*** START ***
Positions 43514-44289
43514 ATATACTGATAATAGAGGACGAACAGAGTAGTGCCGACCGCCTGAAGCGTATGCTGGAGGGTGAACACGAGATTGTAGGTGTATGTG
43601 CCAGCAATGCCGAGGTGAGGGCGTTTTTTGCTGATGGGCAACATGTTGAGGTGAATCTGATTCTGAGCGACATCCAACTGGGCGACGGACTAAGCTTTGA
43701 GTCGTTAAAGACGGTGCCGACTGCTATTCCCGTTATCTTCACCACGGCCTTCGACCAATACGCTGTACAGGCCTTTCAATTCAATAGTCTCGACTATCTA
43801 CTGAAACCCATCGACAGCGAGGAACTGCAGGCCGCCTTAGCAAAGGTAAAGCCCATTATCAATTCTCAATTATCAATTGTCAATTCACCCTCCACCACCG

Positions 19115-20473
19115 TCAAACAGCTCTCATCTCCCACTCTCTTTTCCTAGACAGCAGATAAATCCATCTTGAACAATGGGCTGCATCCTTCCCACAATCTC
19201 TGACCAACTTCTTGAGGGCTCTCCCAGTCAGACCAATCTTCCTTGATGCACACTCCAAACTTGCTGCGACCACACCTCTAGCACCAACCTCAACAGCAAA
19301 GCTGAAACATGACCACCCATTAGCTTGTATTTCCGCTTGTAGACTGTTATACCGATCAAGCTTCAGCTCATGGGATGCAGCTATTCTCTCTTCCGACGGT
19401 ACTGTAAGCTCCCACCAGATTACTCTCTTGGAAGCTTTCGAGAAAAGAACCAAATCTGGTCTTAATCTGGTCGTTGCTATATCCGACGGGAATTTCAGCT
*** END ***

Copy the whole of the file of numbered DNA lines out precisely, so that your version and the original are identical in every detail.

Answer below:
Positions 43514-44289
43514 ATATACTGATAATAGAGGACGAACAGAGTAGTGCCGACCGCCTGAAGCGTATGCTGGAGGGTGAACACGAGATTGTAGGTGTATGTG
43601 CCAGCAATGCCGAGGTGAGGGCGTTTTTTGCTGATGGGCAACATGTTGAGGTGAATCTGATTCTGAGCGACATCCAACTGGGCGACGGACTAAGCTTTGA
43701 GTCGTTAAAGACGGTGCCGACTGCTATTCCCGTTATCTTCACCACGGCCTTCGACCAATACGCTGTACAGGCCTTTCAATTCAATAGTCTCGACTATCTA
43801 CTGAAACCCATCGACAGCGAGGAACTGCAGGCCGCCTTAGCAAAGGTAAAGCCCATTATCAATTCTCAATTATCAATTGTCAATTCACCCTCCACCACCG

Positions 19115-20473
19115 TCAAACAGCTCTCATCTCCCACTCTCTTTTCCTAGACAGCAGATAAATCCATCTTGAACAATGGGCTGCATCCTTCCCACAATCTC
19201 TGACCAACTTCTTGAGGGCTCTCCCAGTCAGACCAATCTTCCTTGATGCACACTCCAAACTTGCTGCGACCACACCTCTAGCACCAACCTCAACAGCAAA
19301 GCTGAAACATGACCACCCATTAGCTTGTATTTCCGCTTGTAGACTGTTATACCGATCAAGCTTCAGCTCATGGGATGCAGCTATTCTCTCTTCCGACGGT
19401 ACTGTAAGCTCCCACCAGATTACTCTCTTGGAAGCTTTCGAGAAAAGAACCAAATCTGGTCTTAATCTGGTCGTTGCTATATCCGACGGGAATTTCAGCT